What is the Best Grout for Kitchen Backsplash?

Choosing the right grout for your kitchen backsplash is an important decision that will impact the look, durability, and maintenance of your backsplash. With so many grout options on the market, it can be tricky to determine which is best for your needs. In this article, we’ll break down the pros and cons of the most popular grout types to help you select the ideal grout for your kitchen backsplash.

Epoxy Grout

Epoxy grout is increasingly popular for kitchen backsplashes due to its stain-resistant properties and minimal maintenance requirements. Here are some of the benefits of using epoxy grout:

  • Extremely durable – Epoxy grout forms a plastic-like coating over tiles that is highly resistant to cracks and damage. It won’t easily chip or crumble like cement grout.
  • Stain-proof – The nonporous surface of epoxy grout prevents stains from being absorbed into the grout lines. Spills and splatters can be easily wiped away.
  • Resists moisture – Epoxy grout contains no Portland cement so it holds up well to water and humidity without softening or eroding.
  • Minimal maintenance – Unlike cement grout, epoxy grout doesn’t require sealing or frequent scrubbing. Just occasional cleaning is needed.
  • Long-lasting color – The color pigments in epoxy grout resist fading or discoloration over time. Your grout lines will stay looking vibrant.

Potential downsides to epoxy grout include difficulty of installation and higher cost compared to cement grout. Overall though, the durability and low maintenance of epoxy make it an excellent choice for kitchen backsplashes. It’s easy to keep clean and provides long-lasting beauty.

Sanded Caulk

For a budget-friendly option, sanded caulk offers many perks:

  • Inexpensive – Sanded caulk costs significantly less than epoxy or cement grout, making it wallet-friendly. The abrasive filler allows it to be used in wider joints up to 1/8 inch.
  • Flexibility – The silicone formulation makes sanded caulk more flexible than rigid grouts. This allows it to resist cracking from tile movement.
  • Waterproof – Sanded caulk won’t absorb moisture or promote mildew growth like porous grouts.
  • Easy application – Caulk can be installed without too much hassle compared to the mixing and meticulous application of cement and epoxy grouts.
  • Range of colors – Sanded caulk comes in popular grout colors like white, gray, brown, and black to coordinate with your tile and decor.

The downside of sanded caulk is it lacks the durability and stain resistance of epoxy. However, with proper sealing, it can be a practical option for backsplashes in a budget.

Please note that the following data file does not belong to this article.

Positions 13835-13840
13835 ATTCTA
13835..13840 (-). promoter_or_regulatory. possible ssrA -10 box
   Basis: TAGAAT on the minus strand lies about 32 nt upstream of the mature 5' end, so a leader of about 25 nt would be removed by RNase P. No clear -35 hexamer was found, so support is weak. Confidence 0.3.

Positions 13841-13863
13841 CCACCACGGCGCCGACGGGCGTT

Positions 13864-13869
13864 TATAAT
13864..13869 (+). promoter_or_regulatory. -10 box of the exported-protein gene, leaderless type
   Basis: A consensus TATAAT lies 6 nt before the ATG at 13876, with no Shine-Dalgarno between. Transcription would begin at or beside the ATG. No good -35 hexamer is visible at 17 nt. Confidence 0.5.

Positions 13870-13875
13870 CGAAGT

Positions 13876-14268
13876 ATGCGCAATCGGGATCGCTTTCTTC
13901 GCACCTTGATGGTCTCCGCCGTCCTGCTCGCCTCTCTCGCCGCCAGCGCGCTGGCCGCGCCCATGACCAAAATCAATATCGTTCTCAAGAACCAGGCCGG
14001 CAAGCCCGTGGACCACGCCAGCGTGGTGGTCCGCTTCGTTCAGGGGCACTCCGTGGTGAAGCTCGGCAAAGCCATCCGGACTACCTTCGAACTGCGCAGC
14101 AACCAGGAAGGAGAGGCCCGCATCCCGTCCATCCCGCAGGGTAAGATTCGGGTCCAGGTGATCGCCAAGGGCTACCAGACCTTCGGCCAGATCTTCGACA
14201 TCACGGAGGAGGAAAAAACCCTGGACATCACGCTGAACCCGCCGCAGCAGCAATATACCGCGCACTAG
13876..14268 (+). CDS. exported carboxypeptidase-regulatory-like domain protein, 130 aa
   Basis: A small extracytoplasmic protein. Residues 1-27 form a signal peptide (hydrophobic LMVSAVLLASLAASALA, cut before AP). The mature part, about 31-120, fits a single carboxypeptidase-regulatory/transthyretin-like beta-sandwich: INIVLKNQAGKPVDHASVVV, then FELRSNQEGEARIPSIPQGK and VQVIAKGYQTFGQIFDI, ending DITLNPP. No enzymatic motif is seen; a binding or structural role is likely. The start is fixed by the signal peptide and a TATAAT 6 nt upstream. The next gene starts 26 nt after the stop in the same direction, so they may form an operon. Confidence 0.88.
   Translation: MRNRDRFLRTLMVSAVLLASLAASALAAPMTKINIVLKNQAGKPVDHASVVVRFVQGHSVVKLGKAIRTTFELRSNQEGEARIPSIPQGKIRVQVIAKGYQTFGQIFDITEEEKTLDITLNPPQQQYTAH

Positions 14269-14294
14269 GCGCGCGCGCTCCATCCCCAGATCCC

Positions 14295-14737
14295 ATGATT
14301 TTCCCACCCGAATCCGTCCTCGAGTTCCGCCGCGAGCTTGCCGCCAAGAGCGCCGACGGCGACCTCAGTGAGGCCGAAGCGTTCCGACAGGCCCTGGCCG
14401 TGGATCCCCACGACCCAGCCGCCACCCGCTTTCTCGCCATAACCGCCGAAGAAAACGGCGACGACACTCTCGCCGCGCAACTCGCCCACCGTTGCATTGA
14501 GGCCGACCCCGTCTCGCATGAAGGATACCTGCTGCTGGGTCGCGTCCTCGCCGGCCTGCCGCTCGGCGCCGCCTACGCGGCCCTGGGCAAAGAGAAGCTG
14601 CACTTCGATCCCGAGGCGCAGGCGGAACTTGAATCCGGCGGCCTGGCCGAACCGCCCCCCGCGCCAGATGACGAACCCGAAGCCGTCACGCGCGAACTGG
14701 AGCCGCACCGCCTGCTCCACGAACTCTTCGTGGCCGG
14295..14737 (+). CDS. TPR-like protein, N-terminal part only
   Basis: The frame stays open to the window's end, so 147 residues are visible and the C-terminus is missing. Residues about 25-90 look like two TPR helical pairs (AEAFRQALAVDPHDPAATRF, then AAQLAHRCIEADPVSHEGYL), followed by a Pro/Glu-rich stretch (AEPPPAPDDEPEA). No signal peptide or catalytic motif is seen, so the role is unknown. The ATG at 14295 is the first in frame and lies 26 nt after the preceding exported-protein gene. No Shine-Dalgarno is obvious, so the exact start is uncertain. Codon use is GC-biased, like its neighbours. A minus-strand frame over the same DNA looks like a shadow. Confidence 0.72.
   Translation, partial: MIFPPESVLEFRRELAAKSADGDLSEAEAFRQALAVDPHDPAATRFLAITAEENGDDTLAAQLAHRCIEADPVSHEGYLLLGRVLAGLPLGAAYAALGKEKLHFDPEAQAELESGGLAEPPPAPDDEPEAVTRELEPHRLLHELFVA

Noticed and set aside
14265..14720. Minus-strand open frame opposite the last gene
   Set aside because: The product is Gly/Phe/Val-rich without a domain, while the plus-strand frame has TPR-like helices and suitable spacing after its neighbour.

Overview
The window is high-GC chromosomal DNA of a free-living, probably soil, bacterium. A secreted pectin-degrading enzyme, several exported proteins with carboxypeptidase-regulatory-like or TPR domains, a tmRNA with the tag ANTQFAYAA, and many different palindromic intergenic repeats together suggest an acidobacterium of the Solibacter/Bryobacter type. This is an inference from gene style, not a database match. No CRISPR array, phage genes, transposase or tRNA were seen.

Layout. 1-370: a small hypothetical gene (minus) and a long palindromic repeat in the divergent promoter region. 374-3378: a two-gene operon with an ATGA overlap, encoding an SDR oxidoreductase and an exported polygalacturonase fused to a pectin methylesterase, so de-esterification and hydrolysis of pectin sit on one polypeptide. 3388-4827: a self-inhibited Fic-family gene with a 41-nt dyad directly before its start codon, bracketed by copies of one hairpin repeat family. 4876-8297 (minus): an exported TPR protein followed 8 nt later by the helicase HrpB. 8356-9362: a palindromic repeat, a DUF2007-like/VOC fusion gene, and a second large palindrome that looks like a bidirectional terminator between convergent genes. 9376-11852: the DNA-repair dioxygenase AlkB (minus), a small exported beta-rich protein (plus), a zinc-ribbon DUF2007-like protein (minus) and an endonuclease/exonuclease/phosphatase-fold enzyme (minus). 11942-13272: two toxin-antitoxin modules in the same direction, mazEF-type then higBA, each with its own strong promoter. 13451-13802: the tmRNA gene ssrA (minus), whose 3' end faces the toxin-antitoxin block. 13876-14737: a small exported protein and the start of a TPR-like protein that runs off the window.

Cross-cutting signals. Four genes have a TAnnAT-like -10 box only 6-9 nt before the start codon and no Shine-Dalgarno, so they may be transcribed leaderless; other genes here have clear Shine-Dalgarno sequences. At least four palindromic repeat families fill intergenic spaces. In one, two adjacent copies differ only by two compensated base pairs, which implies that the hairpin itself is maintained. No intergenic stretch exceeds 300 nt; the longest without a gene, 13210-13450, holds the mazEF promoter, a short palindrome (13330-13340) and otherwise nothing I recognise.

Cement Grout

If you want a traditional grout look or are working on a tight budget, cement grout is a reliable choice:

  • Inexpensive – Basic cement grouts costs less than epoxy or colored grouts. Budget-friendly for large backsplash projects.
  • Easy to use – Cement grout is simple to mix, apply between tiles, and clean up. Beginners can easily work with it.
  • Classic look – Provides an authentic grout appearance, especially for rustic or Old World backsplash designs.
  • Range of colors – From white to earth tones, cement grout comes in many hues to match your decor.
  • Allows movement – More flexible than epoxy, cement grout won’t easily crack if your tiles shift slightly.

Downsides of cement grout are that it requires sealing to resist stains and needs more frequent cleaning. It’s also prone to erosion and discoloration over time without proper maintenance.


What is the easiest grout to keep clean?

Epoxy grout is the easiest grout to keep clean since its nonporous surface resists absorbing stains, spills, and splatters. A simple wipe down is all that’s needed for maintenance.

What color grout is best for a white kitchen backsplash?

For a white kitchen backsplash, white or very light gray grout is best to provide definition between tiles while keeping a bright, uniform look. Stay away from darker grout colors that could make the space feel busy or cluttered.

Does all grout need to be sealed?

Porous grouts like cement, sanded caulk, and colored grout will need to be sealed to prevent staining and discoloration over time. Epoxy and silicone grouts have built-in sealers, so additional sealing is not required.

What grout is strongest?

Epoxy grout is the strongest type of grout once fully cured. Its plastic-like resin makes it highly resistant to cracks, chips, moisture, and damage. For maximum durability in a kitchen backsplash, epoxy is hard to beat.

Can you use silicone instead of grout?

While not ideal for large tile joints, silicone caulk can be used instead of grout for very narrow joints under 1/8 inch. The flexibility and waterproof nature of silicone makes it a decent grout substitute in a backsplash with mosaic tiles or small gaps.


When selecting the ideal grout for your kitchen backsplash, consider your budget, tile type, design aesthetic, and maintenance preferences. Epoxy grout is best for durability and stain resistance. Sanded caulk offers flexibility and affordability. Traditional cement grout provides a classic look. Any of these options can provide a beautiful, long-lasting backsplash when properly installed and cared for. Take your lifestyle, kitchen traffic, and design goals into account as you choose the perfect grout for your space.